Heals Skin...

Heals Skin - light

Linseed oil can be used on the skin to treat chronic skin conditions, like rosacea, acne, dermatitis, eczema or psoriasis, the fatty acids act to balance out the skin’s oils and reduce any inflammation, helping the skin to repair.

Is Flax Safe to Use?

 

Flaxseed and its oil is nontoxic and are recognized as safe for human consumption. Similarly, with many other foods, flax contains small amounts of cyanogenic glycoside, which is nontoxic when consumed in small amounts.

However, when consumed in large quantities can become toxic to our bodies. It is important to note that you would have to be eating an awful lot of flaxseed to experience these effects.

What Is a Flaxseed? The Final Verdict!

 

The flax plant has been used for thousands of years for clothing and in more recent years it is being recognized for its serious health advantages. Eating the seeds or applying the oil made from the seeds to your skin has many benefits we can take advantage of. Just remember that this food is best used to boost your diet and not as a substitute for fish.

If you have any comments or questions, please reach out to me in the space provided to you below and I will get back to you soon.


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Reader Comments

  1. Wow I will have to try out eating a tablespoon a day. I tend to overeat and I can tell I’m starting to put on some pounds:( I think that this would be a good way for me to curb my eating naturally!

  2. Great post! I knew that flaxseed has many health and other benefits, but I wasn’t aware there are so many. Like for example, and that’s the best one in my mind, that it’ rich in protein and fiber and one teaspoon can help to lose weight in the long run — another great solution from our Mother Nature. I learned a lot from your post! Thanks for sharing 🙂

    1. Hi Ivan, there really are a lot of benefits that can come from consuming flax. People spend so much money on the latest diet fads when there is such a simple natural solution available. You are welcome, have a great day.

  3. Great job with this post! I never realized how healthy flaxseed is. My dad has been having issues with his cholesterol level so I’ll make sure to mention this to him. Keep up the good work!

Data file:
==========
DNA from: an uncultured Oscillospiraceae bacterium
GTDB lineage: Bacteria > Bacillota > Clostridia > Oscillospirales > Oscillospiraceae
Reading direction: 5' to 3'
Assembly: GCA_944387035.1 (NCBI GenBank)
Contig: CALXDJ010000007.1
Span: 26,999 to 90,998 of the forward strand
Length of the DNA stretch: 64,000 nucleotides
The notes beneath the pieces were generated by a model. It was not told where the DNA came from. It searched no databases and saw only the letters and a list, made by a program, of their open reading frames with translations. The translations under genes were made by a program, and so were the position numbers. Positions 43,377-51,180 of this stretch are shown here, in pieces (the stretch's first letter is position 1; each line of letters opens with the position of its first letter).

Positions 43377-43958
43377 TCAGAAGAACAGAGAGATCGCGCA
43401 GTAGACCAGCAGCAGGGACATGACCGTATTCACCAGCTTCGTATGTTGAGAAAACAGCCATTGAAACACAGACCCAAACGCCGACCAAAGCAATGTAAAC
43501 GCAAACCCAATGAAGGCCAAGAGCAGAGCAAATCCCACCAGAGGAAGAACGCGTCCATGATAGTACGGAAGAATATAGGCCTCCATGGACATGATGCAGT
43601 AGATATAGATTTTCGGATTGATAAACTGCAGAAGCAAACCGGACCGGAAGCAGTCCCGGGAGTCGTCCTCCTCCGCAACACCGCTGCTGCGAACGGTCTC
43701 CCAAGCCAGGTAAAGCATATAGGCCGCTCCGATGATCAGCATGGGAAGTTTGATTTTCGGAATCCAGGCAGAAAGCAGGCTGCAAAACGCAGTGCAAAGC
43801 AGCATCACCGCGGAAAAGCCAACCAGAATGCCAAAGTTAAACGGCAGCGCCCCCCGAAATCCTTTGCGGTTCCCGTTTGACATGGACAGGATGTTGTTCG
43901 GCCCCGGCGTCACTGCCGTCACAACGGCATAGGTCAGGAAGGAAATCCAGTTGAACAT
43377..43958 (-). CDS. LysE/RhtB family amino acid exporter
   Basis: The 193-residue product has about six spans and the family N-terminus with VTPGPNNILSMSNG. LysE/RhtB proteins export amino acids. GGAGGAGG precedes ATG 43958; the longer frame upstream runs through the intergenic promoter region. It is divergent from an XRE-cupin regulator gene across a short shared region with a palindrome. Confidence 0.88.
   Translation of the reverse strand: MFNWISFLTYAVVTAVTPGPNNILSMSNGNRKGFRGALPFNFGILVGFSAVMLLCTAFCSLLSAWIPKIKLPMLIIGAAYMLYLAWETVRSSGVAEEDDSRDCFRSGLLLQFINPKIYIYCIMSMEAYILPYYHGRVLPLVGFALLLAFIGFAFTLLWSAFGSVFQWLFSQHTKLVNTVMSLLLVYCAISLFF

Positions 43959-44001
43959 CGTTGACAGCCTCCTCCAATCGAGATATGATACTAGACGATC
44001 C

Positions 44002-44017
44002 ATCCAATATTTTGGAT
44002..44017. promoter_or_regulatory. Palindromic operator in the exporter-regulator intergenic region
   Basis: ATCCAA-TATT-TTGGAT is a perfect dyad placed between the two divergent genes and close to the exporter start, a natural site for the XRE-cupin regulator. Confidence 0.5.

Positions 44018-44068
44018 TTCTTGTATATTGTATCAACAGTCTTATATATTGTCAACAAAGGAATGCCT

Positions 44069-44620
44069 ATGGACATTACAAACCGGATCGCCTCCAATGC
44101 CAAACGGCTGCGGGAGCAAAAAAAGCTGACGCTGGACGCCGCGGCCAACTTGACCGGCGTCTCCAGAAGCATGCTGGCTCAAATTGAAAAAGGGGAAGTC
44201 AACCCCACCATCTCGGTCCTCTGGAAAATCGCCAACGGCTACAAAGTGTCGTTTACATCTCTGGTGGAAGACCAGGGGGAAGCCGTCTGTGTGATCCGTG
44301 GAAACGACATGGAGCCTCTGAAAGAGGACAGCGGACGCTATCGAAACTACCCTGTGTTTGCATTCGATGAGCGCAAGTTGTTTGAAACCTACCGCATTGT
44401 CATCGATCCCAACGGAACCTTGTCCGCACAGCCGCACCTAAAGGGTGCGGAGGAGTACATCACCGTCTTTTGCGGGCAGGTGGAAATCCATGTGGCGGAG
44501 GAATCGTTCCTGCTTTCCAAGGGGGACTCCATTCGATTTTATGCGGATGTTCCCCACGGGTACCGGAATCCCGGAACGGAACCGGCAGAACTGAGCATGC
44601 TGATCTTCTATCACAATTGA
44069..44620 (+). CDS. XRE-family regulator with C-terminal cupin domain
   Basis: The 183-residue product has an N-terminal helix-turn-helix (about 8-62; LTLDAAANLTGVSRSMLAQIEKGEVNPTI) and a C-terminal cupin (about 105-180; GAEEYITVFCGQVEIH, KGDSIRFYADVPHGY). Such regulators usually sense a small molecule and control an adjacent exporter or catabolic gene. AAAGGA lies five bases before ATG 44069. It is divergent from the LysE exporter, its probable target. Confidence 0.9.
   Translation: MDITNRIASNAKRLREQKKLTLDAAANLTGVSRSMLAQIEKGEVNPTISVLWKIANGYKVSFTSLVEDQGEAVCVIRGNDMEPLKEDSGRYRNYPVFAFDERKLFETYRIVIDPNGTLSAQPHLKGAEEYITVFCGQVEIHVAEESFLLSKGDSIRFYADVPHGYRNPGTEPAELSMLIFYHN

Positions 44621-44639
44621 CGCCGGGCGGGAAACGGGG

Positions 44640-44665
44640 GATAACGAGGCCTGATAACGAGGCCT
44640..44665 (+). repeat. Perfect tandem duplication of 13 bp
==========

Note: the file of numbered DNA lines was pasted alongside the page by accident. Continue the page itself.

4. Hi Catherine, as a vegetarian I always look for great nutrition to replace meat and fish. You then run the risk of becoming deficient in vitamins and fats. When I look at the qualities that Flaxseed has, I believe it would be welcomed by my body 🙂
    I think this should be on my shopping list! Thanks for the complete explanation.

    Loes

  5. Great article, I have come across flaxseed, when working on my organic diet. I’ve only consumed it in vitamins and oil. I would be really interested in seeing the benefits when it is used in skincare. Generally, most preservatives used in Ancient Egypt are youthful and purifying, I’m happy to explore flaxseed a lot more, really informative, I enjoyed reading this article. Thanks

    1. Hi, Yes it is used commonly these days by people on a range of healthy diets.

      I personally really enjoy using flaxseed oil on my skin.

      All the very best.

  6. Wow, the fact that this has a lot of fiber is pretty impressive. Me and my wife are trying to go as healthy as we can. I really love your site and how helpful this article was for both of us. How much should we take of this a day for fiber intake you think?

  7. Wow! It is amazing to see how much nutrients just one tablespoon of flaxseeds contain. Definitely a must-add to my daily food. I am also amazed at how pretty the flowers are for this plant and I am glad you shared the information on its growth. I recently started a herb garden, and while this may not be considered a herb, I am thinking of planting some seeds just to see how it turns out. Awesome post! Thanks for sharing.

    1. These are some wonderful ideas. Yes is very beneficial and would make a lovely contribution to a garden.

      This would be a very cost-effective way to have access to this wonderful plant.

      All the very best!